Brazil to start enriching uranium at Resende

14 January 2009

Industriás Nucleares do Brasil (INB) has been issued a temporary licence by the Brazilian Nuclear Energy Commission (CNEN) to start enriching uranium on an industrial scale at its Resende plant.
 
INB has held an environmental licence to enrich uranium since November 2006, but the plant's operating permit, which is valid for one year, has been now been amended by the CNEN. Production of enriched uranium is expected to begin in February, with some 12 tonnes of enriched uranium expected to be produced by the end of 2009.
 
The ultra-centrifugation enrichment technology used at the plant was developed by the Naval Technology Centre in Sao Paulo (CTMSP) and the Institute of Energy and Nuclear Research (IPEN). However, the technology is similar to Urenco's technology.

The Resende plant currently has two cascades of centrifuges. It is planned that a further eight cascades are installed by 2012. By that time, INB is expected to be able to produce all the enriched uranium used in the Angra 1 reactor and 20% of that used in Angra 2. Those are the country's only operating power units at the moment, although plans to complete Angra 3 are advancing and many more reactors are expected in time.

 
Up until now, uranium used to fuel Brazil's nuclear power reactors has been sent as uranium concentrate to Cameco in Canada to be converted into uranium hexafluoride (UF6) gas, which has then been sent to Urenco's enrichment plants in Europe. After enrichment, the gas has been returned to Brazil for INB to reconvert the UF6 gas to powder, which is then used to produce nuclear fuel pellets.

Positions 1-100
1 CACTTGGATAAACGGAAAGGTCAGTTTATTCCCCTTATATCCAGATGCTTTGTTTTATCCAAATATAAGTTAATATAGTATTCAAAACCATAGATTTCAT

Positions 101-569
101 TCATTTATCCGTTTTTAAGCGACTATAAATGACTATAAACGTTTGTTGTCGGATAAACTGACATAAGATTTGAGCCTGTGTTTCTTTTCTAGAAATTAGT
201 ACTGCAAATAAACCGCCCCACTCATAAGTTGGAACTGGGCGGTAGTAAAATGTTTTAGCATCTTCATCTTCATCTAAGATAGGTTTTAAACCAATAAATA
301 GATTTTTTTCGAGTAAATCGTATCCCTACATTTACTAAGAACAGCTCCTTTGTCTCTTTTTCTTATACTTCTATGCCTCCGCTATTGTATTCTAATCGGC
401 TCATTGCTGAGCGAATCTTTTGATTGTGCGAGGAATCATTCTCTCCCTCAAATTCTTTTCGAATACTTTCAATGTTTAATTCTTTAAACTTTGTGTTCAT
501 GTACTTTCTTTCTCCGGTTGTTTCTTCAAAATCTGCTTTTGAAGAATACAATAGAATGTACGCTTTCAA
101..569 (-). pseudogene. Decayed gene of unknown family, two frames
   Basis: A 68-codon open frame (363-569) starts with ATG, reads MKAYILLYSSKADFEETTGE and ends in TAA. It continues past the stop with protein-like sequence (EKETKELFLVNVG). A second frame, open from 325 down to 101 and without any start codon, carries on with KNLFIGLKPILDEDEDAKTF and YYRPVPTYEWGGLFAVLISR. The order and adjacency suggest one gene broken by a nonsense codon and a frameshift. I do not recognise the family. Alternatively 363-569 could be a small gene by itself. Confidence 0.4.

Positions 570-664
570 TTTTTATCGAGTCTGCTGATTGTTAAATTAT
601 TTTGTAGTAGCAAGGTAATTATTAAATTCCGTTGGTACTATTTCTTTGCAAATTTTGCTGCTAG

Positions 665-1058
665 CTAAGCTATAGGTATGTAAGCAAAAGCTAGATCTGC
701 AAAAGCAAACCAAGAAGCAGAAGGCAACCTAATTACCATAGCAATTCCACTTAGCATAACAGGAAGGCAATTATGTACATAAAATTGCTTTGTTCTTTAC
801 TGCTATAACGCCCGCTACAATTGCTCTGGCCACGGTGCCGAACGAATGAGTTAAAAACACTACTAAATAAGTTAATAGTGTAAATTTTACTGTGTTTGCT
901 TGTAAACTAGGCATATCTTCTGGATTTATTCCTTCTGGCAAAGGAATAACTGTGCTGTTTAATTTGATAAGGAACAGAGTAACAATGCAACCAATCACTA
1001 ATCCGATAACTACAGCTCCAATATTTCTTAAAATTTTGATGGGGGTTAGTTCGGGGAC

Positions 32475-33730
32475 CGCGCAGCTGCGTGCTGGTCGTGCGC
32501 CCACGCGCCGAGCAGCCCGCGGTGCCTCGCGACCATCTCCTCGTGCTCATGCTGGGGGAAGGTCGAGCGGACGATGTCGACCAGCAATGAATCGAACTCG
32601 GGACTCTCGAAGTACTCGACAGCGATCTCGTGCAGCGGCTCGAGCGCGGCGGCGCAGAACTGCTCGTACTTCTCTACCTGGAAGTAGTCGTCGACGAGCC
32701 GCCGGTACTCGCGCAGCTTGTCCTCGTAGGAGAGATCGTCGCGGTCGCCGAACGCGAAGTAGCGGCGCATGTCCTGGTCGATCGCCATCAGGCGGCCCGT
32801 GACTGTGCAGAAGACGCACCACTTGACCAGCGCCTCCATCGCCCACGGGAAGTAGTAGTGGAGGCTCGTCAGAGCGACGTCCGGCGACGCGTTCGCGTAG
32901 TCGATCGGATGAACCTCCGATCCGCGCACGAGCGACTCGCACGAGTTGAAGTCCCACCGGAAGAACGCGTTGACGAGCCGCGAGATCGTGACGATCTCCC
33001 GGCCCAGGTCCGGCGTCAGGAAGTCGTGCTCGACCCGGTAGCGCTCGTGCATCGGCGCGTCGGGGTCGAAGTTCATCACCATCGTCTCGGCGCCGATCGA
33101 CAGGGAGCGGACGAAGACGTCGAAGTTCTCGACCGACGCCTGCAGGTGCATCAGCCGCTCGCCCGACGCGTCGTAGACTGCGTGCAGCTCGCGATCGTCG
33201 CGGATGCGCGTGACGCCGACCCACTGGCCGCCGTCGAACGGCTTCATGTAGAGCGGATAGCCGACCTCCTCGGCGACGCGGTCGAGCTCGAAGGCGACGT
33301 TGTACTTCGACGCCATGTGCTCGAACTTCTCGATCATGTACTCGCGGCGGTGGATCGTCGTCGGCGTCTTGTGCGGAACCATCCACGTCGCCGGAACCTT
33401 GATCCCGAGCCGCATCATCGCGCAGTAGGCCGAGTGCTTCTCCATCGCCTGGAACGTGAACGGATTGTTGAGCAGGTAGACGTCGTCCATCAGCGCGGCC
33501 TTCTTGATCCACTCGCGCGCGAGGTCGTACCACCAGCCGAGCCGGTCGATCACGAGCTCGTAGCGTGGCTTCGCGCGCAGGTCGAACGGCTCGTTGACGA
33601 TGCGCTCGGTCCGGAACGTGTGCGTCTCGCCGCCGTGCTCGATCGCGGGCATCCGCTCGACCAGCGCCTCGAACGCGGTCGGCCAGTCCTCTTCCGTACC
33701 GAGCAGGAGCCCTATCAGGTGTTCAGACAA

According to Samuel Fayad Filho, INB's director of production, 'The big breakthrough is that in future we do not depend on external services for an important technology.' He added that domestic production of enriched uranium would save Brazil some $25 million, the equivalent of how much the country spends to have its uranium enriched overseas.
 
Filho said that INB will request authorization from CNEN for permanent operation of the Resende plant after tests demonstrate that the enrichment technology works. He added that there are plans to raise enrichment capacity by 2015, including the construction of capacity to supply the planned Angra 3 unit.
 
The first cascade at the Resende plant commenced operation in 2006 and the second was expected to do so in 2008. Stage 1 - eventually to be four modules totalling 115,000 SWU per year and costing $170 million - was officially opened in 2006. Each module consists of four or five cascades of 5000-6000 SWU per year. Stage 2 will take capacity to 200,000 SWU.
 
INB's fuel fabrication plant, designed by Siemens, is also at Resende, with capacity of 160 tonnes per year pellet production and 280 tonnes per year fuel assembly production.

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